Returns February 9
The Walking Dead actor describes how his part went from being an extra to a major character in one episode, then shares — appropriately enough — his grandmother’s post-apocalyptic survival skills.
Q: Robert Kirkman wrote the episode you were in. What did he tell you about your character?
A: Originally, my character was an extra. Frank and Robert ran with the idea of having a boss, somebody leading it. It was awesome ’cause Frank kept sending over script pages in the middle of the night with more dialogue.
Q: And suddenly you’re the custodian running the place. Have you ever had to deal with a situation that you weren’t prepared for?
A: Many times. My father made it a point of doing it. He was a Marine so he waited ’til I got some muscles on me and he was like, “Come here.” I went with him and he’s like, “We’re going to add to that house right there. I need that cement mixed. I need all those blocks over here in one pile so we can start laying them.” I’m like, “Daddy don’t do me like this. What are you talking about? I am an actor.” But we got it done. You got legs, feet, hands, a brain. You got everything you need. That’s how my dad is and he’s right. I’m good in a clutch.
Q: Have you ever worked with the elderly?
A: No, but I used to go around with the church to visit the sick and shut-in as a kid, every first Sunday, to give the elderly communion. And my grandmother had just passed when we started filming the show so it was kind of like therapy. She lived right around the corner from my mom. I was extremely close to her.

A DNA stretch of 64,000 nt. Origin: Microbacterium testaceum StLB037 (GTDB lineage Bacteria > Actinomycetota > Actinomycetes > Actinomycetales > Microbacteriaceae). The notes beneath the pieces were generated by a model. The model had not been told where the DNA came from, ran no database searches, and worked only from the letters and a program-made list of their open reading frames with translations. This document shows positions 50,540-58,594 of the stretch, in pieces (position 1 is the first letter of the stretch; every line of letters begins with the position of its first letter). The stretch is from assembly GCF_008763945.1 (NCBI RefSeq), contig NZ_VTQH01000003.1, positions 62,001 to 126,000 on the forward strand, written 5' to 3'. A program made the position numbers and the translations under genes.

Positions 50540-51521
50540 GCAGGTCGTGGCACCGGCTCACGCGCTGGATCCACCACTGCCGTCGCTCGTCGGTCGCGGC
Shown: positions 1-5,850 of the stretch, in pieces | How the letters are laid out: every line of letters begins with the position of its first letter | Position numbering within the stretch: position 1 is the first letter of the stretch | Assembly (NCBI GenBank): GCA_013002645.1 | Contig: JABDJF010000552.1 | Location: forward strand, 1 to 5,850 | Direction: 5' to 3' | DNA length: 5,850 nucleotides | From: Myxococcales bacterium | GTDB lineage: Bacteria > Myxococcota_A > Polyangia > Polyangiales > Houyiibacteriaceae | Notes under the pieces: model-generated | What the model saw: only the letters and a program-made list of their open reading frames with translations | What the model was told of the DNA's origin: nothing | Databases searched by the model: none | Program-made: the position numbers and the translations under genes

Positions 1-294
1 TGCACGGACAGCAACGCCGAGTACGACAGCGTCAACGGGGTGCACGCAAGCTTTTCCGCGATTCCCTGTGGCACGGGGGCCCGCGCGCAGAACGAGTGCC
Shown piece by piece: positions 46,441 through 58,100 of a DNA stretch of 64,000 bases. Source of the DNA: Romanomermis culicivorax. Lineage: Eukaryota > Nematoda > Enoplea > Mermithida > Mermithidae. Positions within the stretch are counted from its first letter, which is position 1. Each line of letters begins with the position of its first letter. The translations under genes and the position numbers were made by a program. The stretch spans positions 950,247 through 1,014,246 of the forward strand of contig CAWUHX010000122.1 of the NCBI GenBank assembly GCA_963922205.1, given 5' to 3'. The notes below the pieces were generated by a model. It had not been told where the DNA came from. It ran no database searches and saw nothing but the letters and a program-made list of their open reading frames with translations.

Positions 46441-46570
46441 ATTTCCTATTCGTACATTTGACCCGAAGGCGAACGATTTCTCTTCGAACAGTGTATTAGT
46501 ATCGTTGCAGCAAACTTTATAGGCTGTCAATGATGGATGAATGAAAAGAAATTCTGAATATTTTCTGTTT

Q: Did you think of her when the old woman entered to break up the stand-off?
A: She came in and gave one of my grandmama’s smiles. My grandmother could calm a situation with one smile. She was an angel.
Q: You used to be a boxer. Did that training come in handy for The Walking Dead?
A: You could see how Guillermo could be a welterweight boxer. I fought for 26 years. Pretty good. [Laughs] He’ll stand a certain way, touch his chin a certain way, look a certain way, gotta be ready to move.
Q: What other skills do you possess that would be helpful in a zombie apocalypse?
A: My grandmother cooked everything from turtle soup to possum. She taught me how to take any animal and fricassee it up and make it taste delicious.
Q: What’s your favorite thing about this character?
A: Most people, as tough as they seem, retreat. I’m like, “Retreat? Hell, I just got here.” Fight or flight. The doctors were out. He’s just a janitor but he’s the guy who is going to fight. You mix morals with a guy who can fight back and you got a real leader. If he doesn’t know what to do, he’s going to find someone who does.
Q: Guillermo is called G. Do you have a nickname?
A: My friends call me NBJ. It’s a drink too. In 2006, my friends started going to all the bars and were like, “Let me get a NBJ. You don’t know what a NBJ is? It’s vodka, water and three limes baby!” They started doing it and I was like, “That’s not going to catch on man,” and then I went to a bar in LA and and said, “Let me get a NBJ,” and they knew what it was and I frickin’ flipped!
Q: You were in the recent alien invasion movie, Battle: Los Angeles. So, what’s scarier: zombies, aliens or humans?
A: Humans. The capacity for man’s evil is beyond measure. Think about this: Man came up with the zombies and aliens.